The food and beverage industry in 2017 saw natural disasters disrupt key ingredient supplies, stormy politics rewrite regulations, mind-blowing technological advances (like cellular agriculture) and Amazon's soaring success, and it's likely such disruptors will continue to pop up in 2018.
But in the workaday world of food and beverage product development, health and wellness, which has long been an overriding goal, is being challenged by transparency, as it drives trust and loyalty.
"Consumers primarily hold food companies responsible for providing information across all food transparency topics," says Deborah Arcoleo, director of product transparency at Hershey Co. (www.hersheys.com). "Yet food companies are at the bottom of trusted sources of information." To align more with consumer needs, Hershey helped launch the Consumer Information Transparency Initiative, she says, and is now leveraging informational videos about key ingredients to tell its sourcing stories. It also continues to research what additional information consumers want.
"When it comes to transparency, we're seeing the tip of the iceberg," adds Cynthia Tice, co-founder of stevia-sweetened confectioner Lily's Sweets (lilyssweets.com). "Consumers are still learning about what ingredients to look for, and the FDA has yet to weigh in on a definition of 'natural.'"
Product developers will continue to clean up labels, reduce added sugars, eliminate genetically engineered ingredients (GMOs) and replace "bad" fats, sodium and synthetic colors and flavors. More online and mobile shopping, sophisticated meal delivery methods and research and development of tailored products are all parts of the huge wave of personalized nutrition surfacing.
"GMOs continue to be a hot debate topic," Tice adds. "At Lily’s Sweets, we support the belief that consumers have the right to know and choose what is in the foods that they are eating. Transitioning a product to a clean label is a hefty undertaking for companies' customer loyalty and their pocketbooks. And they still must maintain the flavor profile consumers come to love and expect."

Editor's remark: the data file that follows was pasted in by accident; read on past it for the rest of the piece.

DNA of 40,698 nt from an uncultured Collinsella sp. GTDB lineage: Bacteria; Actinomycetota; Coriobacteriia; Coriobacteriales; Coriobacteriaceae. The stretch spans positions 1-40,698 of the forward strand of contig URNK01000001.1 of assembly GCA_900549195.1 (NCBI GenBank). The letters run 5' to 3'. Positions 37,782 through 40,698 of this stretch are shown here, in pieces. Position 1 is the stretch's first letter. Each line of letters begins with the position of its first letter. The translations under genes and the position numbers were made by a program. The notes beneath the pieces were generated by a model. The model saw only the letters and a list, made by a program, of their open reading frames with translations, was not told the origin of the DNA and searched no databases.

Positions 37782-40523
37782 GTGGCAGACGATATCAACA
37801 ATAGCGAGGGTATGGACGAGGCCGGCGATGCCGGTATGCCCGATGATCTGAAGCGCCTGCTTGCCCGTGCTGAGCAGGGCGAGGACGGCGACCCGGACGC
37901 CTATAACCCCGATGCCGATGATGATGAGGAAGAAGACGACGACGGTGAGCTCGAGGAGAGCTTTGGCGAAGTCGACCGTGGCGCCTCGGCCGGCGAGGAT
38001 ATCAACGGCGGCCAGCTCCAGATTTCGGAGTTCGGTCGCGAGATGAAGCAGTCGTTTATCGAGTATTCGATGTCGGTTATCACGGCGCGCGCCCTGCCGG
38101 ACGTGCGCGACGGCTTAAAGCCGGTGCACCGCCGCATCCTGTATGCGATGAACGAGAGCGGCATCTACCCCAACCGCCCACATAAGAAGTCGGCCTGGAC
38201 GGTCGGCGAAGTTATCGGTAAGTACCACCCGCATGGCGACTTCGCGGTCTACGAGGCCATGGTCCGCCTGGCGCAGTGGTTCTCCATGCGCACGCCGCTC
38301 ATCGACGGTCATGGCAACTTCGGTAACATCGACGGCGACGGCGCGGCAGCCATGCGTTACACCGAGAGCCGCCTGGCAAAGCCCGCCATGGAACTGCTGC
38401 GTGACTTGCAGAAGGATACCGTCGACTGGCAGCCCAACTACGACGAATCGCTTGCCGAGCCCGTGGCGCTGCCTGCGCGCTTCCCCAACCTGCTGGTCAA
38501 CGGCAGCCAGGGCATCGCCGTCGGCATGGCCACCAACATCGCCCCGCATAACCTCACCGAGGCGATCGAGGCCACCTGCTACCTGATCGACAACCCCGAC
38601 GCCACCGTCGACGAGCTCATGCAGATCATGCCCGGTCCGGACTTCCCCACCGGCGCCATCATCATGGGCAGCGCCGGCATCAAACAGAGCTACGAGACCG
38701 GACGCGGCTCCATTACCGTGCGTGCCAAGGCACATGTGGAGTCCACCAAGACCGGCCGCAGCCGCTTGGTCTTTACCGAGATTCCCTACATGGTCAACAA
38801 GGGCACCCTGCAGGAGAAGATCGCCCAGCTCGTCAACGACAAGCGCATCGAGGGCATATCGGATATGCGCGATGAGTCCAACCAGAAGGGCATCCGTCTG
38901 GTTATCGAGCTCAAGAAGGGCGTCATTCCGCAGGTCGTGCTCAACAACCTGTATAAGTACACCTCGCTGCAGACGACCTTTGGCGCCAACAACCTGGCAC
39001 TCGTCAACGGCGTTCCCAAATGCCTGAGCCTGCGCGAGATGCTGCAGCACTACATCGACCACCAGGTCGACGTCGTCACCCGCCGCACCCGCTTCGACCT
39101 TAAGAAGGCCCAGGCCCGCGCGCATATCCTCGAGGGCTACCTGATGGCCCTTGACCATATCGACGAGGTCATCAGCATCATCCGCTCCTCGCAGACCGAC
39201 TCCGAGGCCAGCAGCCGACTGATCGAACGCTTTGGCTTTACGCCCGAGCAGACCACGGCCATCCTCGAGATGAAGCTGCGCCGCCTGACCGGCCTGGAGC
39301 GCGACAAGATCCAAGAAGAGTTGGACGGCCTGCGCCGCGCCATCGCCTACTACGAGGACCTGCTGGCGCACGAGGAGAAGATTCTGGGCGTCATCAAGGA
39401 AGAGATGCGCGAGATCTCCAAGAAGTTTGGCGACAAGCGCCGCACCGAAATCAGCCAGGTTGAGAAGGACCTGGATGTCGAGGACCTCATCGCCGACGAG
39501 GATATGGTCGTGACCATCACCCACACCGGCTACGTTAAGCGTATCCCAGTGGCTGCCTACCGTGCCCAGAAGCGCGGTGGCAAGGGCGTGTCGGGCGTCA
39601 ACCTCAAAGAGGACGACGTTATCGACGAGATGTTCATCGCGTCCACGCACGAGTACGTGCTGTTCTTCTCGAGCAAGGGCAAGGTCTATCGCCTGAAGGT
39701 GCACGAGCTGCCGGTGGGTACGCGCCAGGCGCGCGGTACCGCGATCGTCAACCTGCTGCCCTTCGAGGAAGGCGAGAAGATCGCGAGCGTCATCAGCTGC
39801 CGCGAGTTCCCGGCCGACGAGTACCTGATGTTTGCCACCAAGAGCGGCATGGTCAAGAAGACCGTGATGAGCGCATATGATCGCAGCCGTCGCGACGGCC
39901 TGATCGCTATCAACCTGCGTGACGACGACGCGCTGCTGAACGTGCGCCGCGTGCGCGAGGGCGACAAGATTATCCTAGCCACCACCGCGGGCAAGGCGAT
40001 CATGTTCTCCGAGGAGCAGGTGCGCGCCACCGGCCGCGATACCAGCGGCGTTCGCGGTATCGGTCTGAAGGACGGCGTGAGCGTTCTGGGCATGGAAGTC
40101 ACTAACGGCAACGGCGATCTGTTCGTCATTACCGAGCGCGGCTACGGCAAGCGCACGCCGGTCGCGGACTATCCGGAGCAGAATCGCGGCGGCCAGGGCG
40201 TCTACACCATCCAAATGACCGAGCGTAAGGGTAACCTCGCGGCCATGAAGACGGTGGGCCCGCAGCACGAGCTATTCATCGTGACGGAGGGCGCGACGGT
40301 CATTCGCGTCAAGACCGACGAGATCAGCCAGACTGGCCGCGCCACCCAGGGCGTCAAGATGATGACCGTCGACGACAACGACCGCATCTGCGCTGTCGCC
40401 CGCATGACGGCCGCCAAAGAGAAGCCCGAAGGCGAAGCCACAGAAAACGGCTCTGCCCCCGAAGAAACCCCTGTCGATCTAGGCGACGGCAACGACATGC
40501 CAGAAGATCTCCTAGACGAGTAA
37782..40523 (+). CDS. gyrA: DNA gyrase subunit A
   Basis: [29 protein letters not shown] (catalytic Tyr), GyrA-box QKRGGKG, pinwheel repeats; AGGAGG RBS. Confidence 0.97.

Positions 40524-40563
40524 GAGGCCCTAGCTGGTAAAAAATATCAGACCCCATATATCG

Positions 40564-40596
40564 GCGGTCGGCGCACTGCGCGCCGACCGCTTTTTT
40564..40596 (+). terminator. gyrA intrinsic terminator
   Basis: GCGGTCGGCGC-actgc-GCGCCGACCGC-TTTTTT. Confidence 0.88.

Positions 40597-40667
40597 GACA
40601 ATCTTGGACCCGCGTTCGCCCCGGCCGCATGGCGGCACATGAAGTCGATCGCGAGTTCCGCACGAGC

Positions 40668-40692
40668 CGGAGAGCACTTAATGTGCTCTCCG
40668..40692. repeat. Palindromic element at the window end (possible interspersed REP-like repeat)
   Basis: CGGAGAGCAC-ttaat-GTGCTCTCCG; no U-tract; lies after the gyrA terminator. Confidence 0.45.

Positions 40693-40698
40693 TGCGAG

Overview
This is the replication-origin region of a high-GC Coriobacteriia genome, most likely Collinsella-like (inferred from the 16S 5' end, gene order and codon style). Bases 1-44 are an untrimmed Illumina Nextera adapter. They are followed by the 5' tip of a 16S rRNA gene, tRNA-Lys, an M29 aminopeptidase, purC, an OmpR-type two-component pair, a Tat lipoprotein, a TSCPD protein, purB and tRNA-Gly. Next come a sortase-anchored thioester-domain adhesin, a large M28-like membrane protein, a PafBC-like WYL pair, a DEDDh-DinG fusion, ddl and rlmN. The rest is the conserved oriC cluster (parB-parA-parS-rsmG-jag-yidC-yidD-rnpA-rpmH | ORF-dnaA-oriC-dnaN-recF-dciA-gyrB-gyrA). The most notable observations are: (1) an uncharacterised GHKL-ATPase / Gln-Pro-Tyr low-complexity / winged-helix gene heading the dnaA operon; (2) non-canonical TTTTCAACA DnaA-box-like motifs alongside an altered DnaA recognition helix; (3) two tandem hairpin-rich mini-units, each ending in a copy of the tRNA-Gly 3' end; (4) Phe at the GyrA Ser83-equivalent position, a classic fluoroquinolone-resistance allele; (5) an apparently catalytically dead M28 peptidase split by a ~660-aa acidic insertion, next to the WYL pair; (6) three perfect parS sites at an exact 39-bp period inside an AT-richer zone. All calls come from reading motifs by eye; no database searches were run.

"We’re in a period of significant disruption, not only from technology, but also exponentially because of the political climate," remarks Stuart Sproule, North American president of trend spotter and strategic branding and design firm Landor (landor.com). "Brands have entered a new frontier. Consumers want to know their brands share their ideologies. To foster strong brand communities, companies should ensure they have authentic values and a well-articulated identity."
Mindful choices and holistic wellbeing top Innova Market Insights’ Top Ten Trends list for 2018. Four in 10 U.S. and U.K. consumers increased healthy food consumption in 2017, and better-for-you claims surged from 42 percent in 2012 to 49 percent in 2017.
Innova also sees imbibers gravitating toward lower-alcohol drinks and mocktails. Beer purchases are being based on interest in novel products. The compound annual growth of flavored alcoholic beverage sales in the U.S. jumped 6 percent.